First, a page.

I’ll be 40 in a week
I have a lot on my mind: change and constancy, dreams and regrets, friendship and loneliness, the past and future. I haven’t really imagined my life past this age. It’s hard enough to figure out what’s now much less what’s next.
I’m finally going to write the post about the lies I tell myself, the post I’ve promised since starting this blog almost two years ago.
They were so young! I was in third grade when this was filmed.
U2 provided the soundtrack to my youth and young adulthood.
The Joshua Tree is one of those albums I’d take with me to a deserted island. In Senior year of high school, the loss of my friend Erik–the anniversary of which is also this week–is all tied up with the song, With or Without You. Erik was part of a larger group of kids, mostly boys, that I hung out with back then. We had all been in the advanced science, math, and English classes together, and I see now that we were “geek chic” before it was a thing. Hindsight is 20/20.
The spring after Erik’s death, we went up to Tacoma to see U2 on the Achtung Baby tour. It was my first time spending the night in a motel with boys, drinking (bad motel) coffee, and getting served with detention for being five hours late to school the next day: the only detention I ever received.
I can’t listen to So Cruel without flashing back to a painful poolside dance at our graduation party. That was an eventful year.
When I went off to college that fall, Achtung Baby was drifting out of just about every dorm room. I’d wager I was the only Gen-Xer who showed up at college with a circa-1980 cassette tape player instead of a CD-player. I’m also probably the only Gen-Xer to say, “I’d wager.”
Nevertheless, I scraped my pennies together to buy used U2 cassette tapes from the secondhand music store: War, October, The Unforgettable Fire, Joshua Tree. My friends, Jennifer, Jenn, and I went to Graceland on Spring Break sophomore year, partly because Jenn loved Elvis, but mostly because the three of us loved U2 so much we wanted to reenact the scenes from their trip to Memphis from Rattle and Hum.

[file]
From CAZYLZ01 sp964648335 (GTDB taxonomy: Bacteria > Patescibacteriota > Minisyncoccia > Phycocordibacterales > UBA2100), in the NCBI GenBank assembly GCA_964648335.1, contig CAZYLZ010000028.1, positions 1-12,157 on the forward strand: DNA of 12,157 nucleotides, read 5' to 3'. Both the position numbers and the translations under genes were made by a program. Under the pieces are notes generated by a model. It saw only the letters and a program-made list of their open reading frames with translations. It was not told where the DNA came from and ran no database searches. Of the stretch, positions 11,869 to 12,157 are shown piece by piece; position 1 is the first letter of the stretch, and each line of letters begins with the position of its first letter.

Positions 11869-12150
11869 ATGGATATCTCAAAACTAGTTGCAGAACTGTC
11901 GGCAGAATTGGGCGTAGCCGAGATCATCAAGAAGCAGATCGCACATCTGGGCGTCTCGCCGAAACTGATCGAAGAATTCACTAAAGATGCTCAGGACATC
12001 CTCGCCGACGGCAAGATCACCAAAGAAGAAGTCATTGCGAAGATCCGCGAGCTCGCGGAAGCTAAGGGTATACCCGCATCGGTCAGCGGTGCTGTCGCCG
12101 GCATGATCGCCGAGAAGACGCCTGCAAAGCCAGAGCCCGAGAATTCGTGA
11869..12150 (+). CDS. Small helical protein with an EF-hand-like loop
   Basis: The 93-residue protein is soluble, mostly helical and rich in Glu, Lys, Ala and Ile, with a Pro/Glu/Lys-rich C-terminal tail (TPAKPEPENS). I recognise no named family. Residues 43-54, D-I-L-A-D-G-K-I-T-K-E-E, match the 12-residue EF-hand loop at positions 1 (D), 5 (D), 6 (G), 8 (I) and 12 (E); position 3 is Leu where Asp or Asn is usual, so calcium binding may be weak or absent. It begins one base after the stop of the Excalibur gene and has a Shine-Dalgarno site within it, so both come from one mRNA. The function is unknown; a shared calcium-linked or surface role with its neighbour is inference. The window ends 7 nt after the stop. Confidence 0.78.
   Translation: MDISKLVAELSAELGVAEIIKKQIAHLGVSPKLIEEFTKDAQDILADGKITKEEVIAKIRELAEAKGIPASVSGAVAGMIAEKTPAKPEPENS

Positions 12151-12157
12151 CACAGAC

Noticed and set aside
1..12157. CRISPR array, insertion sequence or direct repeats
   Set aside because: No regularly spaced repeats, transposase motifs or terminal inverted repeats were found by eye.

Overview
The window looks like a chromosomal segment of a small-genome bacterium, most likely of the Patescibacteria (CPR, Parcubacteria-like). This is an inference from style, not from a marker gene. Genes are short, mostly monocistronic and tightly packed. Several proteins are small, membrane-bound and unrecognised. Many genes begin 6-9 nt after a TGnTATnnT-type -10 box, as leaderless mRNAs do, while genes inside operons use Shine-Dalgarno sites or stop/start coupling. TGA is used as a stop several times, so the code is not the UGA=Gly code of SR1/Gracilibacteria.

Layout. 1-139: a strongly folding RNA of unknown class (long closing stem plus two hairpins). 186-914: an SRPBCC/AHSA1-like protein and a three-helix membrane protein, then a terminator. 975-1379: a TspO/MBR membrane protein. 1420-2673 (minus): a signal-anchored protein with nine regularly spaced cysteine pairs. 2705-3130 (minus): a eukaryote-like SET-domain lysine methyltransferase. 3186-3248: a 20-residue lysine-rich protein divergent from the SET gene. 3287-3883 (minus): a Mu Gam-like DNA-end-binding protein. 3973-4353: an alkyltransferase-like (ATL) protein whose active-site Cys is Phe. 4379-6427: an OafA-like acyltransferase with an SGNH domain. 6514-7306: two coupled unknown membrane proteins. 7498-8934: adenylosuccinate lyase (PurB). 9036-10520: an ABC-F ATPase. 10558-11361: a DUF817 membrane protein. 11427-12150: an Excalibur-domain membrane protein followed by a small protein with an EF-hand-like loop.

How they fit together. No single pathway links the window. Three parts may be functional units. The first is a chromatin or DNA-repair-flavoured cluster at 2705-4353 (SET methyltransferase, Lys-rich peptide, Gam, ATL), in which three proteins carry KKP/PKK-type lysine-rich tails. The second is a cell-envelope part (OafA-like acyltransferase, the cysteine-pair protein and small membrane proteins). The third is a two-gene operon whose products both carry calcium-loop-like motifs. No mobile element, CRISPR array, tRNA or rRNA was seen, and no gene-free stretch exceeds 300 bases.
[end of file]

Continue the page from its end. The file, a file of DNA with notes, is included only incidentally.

I’ve liked a few of their songs since those days, but haven’t bought a single album since Zoo Station. I finally sang at a Karaoke bar for the first and only time last year. Song? Where the Streets Have No Name.
My husband and I listened to a lot of music when we were first dating and reveled in our shared love for U2. I remember lying on his couch, talking about music, reminiscing about the songs of our youth. Just five short years ago. It seems we’ve had a lifetime together.
I always sing along with U2. If they’re playing on the car radio, I can’t turn it off and get out until they’ve finished. My husband and I both want to instill our children with an appreciation for U2 (along with Nirvana, Crowded House, The Smiths, the list goes on).
To sum up: U2 songs are my Golden Oldies. And I’m getting old.
Have a drink with me?